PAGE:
Romeo + Juliet (Movie Review)

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William Shakespeare has written some of the most fantastic plays ever performed in the English language– rather any language. But Romeo and Juliet is not the Bards’ greatest play, rather one of his weakest honestly. The play suffers from poor and awkward pacing as well as a surplus of useless characters who make the play confused and non-focused. The love story between the two leads is fake and unbelievable and happens way too quickly. This movie starring Leonardo DiCaprio takes the original play by Shakespeare and keeps it exactly the way it is, but throws the original dialogue into the modern-day. This is weird and funky at first but becomes more and more uncomfortable as the movie goes on.

The film opens with a television reporter reciting the “Two households both alike in dignity…” monologue which is absolutely clever and wonderfully executed. Then the opening scene comes along right after and shows the audience within the first few minutes that this concept is creative but does not work. We then get a feature-length film  of this concept which really just does not work. The production otherwise of this film is great, with a pretty good performance by Leonardo DiCaprio, Claire Danes does a decent job, Pete Postlethwaite is funny in the role of the Friar, Dash Mihok is interesting as Benvolio, Paul Rudd is also in the movie, and Harold Perrineau is absolutely wonderful as Mercutio. Perrineau is probably the only actor in this film who does something truly new and interesting with his character in this film. Sure Mercutio is already the best character in the play no matter what, but Perrineau does not disappoint. Visually the film also offers something fairly interesting. Even  though it comes off as confused, the film has some moments of funny jokes. Most notably to me is the “Give me my longsword, ho!” line in which the film plays with the words very humorously. The film also does benefit from a good film editing. The film is also beautiful to look at, especially the scenes from Romeo’s banishment to the dessert.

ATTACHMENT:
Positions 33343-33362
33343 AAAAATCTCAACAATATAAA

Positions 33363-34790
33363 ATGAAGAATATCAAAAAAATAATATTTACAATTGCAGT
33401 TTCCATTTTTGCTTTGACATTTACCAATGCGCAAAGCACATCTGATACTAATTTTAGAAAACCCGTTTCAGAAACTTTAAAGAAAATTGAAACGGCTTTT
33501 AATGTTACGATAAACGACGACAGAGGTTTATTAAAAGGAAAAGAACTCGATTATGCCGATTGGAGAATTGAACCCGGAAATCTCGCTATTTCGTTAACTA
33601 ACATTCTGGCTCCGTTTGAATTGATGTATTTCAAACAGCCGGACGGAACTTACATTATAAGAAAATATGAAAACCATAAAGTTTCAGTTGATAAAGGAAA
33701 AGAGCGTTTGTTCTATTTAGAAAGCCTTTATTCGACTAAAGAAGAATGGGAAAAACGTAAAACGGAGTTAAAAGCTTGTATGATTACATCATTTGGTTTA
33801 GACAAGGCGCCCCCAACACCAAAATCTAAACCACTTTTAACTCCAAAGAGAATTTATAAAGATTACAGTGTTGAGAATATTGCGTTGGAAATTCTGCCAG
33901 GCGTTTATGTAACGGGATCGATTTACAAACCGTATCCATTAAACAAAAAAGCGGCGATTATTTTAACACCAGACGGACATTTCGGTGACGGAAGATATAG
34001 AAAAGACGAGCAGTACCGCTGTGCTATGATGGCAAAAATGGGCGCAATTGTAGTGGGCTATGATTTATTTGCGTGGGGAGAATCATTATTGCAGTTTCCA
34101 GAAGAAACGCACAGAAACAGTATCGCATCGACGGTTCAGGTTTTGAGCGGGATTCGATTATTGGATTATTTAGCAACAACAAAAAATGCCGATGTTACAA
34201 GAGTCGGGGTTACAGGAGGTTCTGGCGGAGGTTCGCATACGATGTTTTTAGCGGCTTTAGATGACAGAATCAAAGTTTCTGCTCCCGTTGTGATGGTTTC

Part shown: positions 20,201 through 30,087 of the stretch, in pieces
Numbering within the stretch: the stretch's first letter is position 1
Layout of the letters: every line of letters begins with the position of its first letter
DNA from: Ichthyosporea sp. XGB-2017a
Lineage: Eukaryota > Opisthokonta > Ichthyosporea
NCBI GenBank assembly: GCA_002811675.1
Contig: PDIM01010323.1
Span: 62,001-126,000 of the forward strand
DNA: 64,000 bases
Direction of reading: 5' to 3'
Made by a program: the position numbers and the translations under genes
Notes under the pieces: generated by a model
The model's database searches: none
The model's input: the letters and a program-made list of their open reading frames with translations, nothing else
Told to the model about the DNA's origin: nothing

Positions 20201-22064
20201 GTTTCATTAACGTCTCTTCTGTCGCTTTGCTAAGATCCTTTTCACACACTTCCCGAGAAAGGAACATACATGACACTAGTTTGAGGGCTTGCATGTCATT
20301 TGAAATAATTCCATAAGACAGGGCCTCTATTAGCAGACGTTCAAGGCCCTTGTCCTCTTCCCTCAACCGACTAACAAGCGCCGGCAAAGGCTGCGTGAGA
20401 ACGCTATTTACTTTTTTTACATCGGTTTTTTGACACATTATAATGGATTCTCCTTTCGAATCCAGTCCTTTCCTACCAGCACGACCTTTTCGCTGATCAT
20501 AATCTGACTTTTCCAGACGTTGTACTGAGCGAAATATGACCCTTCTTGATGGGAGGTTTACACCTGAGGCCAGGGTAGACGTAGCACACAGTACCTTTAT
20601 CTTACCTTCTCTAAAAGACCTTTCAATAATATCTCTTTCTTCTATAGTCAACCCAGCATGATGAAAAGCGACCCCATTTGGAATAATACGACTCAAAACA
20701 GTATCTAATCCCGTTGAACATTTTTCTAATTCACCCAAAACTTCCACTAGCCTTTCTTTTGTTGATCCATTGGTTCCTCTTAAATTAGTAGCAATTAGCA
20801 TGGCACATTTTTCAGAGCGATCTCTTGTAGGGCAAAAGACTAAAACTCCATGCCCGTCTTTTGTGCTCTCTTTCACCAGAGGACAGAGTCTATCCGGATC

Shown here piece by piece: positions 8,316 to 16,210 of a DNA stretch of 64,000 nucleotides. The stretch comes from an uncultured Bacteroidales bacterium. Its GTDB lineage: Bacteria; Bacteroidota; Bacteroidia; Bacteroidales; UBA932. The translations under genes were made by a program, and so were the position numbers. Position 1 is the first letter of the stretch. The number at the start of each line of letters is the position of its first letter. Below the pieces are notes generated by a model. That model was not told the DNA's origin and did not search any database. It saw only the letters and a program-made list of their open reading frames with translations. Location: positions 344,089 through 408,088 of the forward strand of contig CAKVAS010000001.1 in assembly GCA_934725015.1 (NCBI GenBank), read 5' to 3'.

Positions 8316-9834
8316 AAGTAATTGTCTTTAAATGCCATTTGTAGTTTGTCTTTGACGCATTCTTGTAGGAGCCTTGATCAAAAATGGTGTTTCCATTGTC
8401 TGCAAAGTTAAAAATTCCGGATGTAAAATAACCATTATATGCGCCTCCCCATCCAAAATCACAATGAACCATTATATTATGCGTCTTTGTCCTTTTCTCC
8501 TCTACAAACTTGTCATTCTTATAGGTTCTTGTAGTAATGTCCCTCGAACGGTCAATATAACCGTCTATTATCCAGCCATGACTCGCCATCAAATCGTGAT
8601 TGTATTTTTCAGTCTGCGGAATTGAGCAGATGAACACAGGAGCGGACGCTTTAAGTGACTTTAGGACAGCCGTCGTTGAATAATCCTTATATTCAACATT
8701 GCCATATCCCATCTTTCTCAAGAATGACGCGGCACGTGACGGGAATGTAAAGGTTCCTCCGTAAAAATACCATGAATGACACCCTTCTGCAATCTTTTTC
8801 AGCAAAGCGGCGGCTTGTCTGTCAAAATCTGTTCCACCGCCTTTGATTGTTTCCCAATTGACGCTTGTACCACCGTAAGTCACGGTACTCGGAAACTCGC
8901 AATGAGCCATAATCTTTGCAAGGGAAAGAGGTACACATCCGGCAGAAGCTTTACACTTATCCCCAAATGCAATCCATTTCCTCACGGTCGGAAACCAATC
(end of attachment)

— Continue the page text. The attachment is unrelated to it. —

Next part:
I did not enjoy or appreciate this film in the way I think it was intended, some people will probably appreciate this film for what it is: a commentary on the timelessness of art. But I don’t. This film could have really have been good I think, if new dialogue had been written. I’m not against using Shakespeare’s original dialogue, just as long as it’s not a part-modernization. Overall this film is very very confused and didn’t manage to understand itself which subsequently leads to a very awkward watching.

Best Aspect- Harold Perrineau

Worst Aspect- The partial modernization

Rating- 3.7/10

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